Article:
13. Normally the medial border of the foot, even when
weight-bearing, forms a longitudinal arch. The
arrangement of the metatarsals also produces an
anterior or transverse arch in the forefoot. Flattening
of the longitudinal arch is referred to as a planus
deformity or flat-foot; and a dropped metatarsal arch
as anterior flat-foot. An excessively high arch
produces a cavus deformity.
Common deformities of the toes are lateral deviation
of the big toe (hallux valgus), proximal
interphalangeal flexion of one of the lesser toes
(hammer-toe) and flexion of both interphalangeal
joints of several toes (claw-toes).
14. CONGENITAL TALIPES EQUINOVARUS (IDIOPATHIC
In this deformity the heel is in equinus (pointing
downwards), the entire hindfoot in varus (tilted towards
the midline) and the mid-foot and forefoot adducted and
supinated (twisted medially and the sole turned upwards).
It is relatively common; the incidence is 1 or 2 per 1000
birth and boys are affected twice as often as girls. The
condition is bilateral in one-third of cases. Similar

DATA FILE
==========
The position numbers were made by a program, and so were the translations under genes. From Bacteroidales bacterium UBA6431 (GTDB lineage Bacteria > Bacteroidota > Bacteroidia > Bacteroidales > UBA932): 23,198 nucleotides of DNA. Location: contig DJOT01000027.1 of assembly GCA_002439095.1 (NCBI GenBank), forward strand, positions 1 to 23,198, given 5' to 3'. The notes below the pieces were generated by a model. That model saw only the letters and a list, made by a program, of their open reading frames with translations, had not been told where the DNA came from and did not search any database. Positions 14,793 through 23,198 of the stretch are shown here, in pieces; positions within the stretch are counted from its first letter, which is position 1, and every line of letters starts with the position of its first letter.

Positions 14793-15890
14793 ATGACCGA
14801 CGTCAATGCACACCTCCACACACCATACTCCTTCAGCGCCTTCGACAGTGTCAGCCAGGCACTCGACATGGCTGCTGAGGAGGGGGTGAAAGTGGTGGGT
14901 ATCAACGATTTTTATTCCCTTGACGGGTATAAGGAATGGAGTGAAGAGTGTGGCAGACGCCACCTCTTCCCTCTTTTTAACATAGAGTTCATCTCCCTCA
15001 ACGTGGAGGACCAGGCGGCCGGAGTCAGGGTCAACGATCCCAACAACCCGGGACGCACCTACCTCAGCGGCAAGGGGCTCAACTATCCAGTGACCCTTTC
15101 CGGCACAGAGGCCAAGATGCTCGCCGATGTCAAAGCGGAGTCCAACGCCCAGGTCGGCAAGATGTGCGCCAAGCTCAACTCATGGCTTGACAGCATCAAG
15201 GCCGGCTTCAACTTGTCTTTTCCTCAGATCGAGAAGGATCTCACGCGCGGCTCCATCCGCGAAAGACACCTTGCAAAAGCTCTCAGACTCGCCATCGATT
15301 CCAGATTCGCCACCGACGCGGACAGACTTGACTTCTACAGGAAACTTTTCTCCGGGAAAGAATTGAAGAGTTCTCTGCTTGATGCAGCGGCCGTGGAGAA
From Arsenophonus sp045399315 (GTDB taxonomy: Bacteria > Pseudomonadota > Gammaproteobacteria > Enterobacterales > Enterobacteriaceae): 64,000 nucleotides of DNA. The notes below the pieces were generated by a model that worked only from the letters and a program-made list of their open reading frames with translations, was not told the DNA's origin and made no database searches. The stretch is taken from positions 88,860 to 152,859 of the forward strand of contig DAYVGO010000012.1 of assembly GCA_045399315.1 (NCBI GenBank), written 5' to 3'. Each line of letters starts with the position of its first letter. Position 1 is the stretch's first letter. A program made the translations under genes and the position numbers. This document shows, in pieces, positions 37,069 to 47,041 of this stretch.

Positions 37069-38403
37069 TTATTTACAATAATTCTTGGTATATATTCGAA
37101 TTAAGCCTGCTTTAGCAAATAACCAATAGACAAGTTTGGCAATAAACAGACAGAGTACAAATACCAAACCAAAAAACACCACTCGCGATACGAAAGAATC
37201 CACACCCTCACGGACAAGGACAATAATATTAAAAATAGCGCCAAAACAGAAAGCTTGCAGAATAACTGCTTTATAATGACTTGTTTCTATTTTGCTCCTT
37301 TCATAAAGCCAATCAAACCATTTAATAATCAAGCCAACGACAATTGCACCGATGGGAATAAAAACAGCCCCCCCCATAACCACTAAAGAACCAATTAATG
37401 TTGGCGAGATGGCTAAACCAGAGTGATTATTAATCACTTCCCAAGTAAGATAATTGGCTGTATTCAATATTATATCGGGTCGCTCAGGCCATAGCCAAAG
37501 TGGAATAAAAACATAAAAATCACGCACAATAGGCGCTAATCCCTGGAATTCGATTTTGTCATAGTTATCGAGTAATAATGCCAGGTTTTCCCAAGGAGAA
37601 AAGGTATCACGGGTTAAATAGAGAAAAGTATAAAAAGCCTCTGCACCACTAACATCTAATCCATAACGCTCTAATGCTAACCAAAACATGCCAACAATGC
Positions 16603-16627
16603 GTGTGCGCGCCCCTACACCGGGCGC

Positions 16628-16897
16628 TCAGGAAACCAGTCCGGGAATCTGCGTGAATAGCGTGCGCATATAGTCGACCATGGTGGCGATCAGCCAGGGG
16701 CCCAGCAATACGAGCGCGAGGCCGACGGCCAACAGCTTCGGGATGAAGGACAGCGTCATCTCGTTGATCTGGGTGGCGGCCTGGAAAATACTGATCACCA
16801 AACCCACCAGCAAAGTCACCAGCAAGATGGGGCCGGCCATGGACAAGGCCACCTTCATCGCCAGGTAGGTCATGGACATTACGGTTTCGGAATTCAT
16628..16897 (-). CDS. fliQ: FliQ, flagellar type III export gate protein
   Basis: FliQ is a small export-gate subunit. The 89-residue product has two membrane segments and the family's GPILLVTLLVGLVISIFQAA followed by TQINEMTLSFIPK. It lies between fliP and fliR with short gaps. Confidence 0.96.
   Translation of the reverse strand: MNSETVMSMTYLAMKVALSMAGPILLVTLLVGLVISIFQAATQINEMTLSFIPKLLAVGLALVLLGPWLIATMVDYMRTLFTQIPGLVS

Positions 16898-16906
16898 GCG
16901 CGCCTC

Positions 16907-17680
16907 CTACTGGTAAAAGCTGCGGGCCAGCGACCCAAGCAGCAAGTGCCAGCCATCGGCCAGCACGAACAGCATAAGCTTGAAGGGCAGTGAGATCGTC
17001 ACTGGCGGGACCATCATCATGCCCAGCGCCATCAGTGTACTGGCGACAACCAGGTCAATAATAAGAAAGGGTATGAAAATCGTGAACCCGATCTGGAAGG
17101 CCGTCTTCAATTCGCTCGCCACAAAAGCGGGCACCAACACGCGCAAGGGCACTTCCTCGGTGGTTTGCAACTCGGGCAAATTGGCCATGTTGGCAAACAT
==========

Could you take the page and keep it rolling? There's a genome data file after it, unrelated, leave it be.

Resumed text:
deformities are seen in neurological disorders e.g.,
myelomeningocele, and in arthrogryposis.
 The skin and soft tissues of the calf and the medial side
of the foot are short and underdeveloped. If the condition
is not corrected early, secondary growth changes occur in
the bones and these are permanent. Even with treatment,
the foot is liable to be short and the calf may remain thin.
15. Clinical features
The deformity is usually obvious at birth; the foot is both
turned and twisted inwards so that the sole faces
posteromedially. The heel is usually small and high, and
deep creases appear posteriorly and medially. In a normal
baby the foot can be dorsiflexed and everted until the toes
almost touch the front of the leg. In club-foot this
manoeuvre meets with varying degrees of resistance and
in severe cases the deformity is fixed.
 The infant must always be examined for associated
disorders such as congenital hip dislocation and spina
The tarsal bones are incompletely ossified at this age and
the anatomy is therefore difficult to define. However, the
shape and position of the tarsal ossific centres are helpful
in assessing progress after treatment.